# Constants in Numbers

Discussion in 'Mac Apps and Mac App Store' started by benwedge, Oct 1, 2008.

1. ### benwedge macrumors newbie

Joined:
May 28, 2008
#1
Is it possible to define something as a constant in Numbers? For example, if I enter a series of values, I want to divide all of column 'A' by 'x' (each cell separately). I can't seem to find a way to do this without defining 'x' each time (I want 'x' to be a cell, so I can change the x-value as well).

For chemists out there, I'm trying to do standard deviation. The formula is √[{∑(xi-xavg)^2}/{n-1}]

The constant is for the volume. I have a mass, and it must be converted to volume by using the density at a specific temperature, so each mass, in column 'a', becomes a volume in a column 'b', then the formula is applied. I managed to do this with lots of tedious work, but I'd like to streamline it so that if I add more rows (perhaps I'm using 20 test masses one day instead of 3 or 4), I would like to be able to make that change by expanding table.

I'm fairly new to the magic of spreadsheets, and this type of application comes up quite often.

If someone could help me get going in the right direction here, it'd be greatly appreciated.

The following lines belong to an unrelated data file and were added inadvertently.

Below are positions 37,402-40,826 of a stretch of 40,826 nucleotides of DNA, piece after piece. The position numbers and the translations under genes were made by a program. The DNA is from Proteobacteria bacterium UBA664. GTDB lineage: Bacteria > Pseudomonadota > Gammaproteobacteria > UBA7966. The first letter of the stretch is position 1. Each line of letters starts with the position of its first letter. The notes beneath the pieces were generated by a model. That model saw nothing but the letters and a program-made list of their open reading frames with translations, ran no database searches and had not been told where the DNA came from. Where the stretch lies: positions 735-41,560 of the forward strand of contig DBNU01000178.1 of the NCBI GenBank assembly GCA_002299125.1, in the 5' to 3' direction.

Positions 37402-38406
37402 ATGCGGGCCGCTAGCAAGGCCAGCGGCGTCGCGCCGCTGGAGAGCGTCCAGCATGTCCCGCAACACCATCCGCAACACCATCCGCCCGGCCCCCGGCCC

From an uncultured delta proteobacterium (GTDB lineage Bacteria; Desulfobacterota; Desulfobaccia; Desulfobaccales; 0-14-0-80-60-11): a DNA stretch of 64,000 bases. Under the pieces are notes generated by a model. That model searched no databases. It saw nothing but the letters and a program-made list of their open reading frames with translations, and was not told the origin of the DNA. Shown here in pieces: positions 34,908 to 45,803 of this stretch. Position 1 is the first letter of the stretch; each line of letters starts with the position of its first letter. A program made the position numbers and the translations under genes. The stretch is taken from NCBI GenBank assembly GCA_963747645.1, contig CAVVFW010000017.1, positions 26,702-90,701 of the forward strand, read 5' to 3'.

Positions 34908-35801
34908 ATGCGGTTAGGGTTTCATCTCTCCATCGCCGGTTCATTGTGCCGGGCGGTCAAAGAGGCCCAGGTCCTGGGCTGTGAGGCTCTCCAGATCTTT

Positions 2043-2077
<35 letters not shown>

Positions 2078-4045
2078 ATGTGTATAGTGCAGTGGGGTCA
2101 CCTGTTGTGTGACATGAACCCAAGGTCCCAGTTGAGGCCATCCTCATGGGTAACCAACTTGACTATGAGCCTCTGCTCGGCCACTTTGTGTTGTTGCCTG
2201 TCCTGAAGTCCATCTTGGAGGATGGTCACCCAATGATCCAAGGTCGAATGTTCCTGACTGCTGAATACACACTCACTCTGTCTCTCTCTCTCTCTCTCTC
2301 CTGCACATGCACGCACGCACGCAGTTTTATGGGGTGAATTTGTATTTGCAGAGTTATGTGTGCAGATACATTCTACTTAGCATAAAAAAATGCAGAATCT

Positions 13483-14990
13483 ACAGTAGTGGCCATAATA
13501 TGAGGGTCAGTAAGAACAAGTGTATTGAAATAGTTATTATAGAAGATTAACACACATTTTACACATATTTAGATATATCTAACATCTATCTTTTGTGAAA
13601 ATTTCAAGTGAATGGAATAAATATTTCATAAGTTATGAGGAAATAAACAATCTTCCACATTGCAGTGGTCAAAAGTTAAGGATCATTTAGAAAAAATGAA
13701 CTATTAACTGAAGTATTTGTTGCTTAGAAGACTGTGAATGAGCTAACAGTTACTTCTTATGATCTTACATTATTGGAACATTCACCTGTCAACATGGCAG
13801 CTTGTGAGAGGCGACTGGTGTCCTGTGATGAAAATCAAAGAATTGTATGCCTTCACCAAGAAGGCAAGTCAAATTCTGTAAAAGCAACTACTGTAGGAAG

2. ### gauchogolfer macrumors 603

Joined:
Jan 28, 2005
Location:
American Riviera
#2
Wouldn't this work by just defining the 'x' value cell to be fixed using \$ identifiers like this: \$A\$1 for fixed reference to cell A1?

3. ### benwedge thread starter macrumors newbie

Joined:
May 28, 2008
#3
Thank you. I didn't know you could do that. After a bit of scouring, I found the STDEV function as well. It seems my search wasn't thorough enough before. Is there a reference to this \$A\$1 function in the help documents?

4. ### blodwyn macrumors 65816

Joined:
Jul 28, 2004
Location:
Portland, Oregon
#4
\$A\$1 is not a defined function, it's an absolute cell reference method that doesn't change if you copy it elsewhere on the spreadsheet, rather than a relative cell reference A1 which changes if you copy it. Surprisingly, I can find no reference to absolute cell referencing in the Numbers User Guide, however the way you use it is the same as in Excel. You also have the variants \$A1 and A\$1 which respectively mean absolute column/relative row, and relative column/absolute row.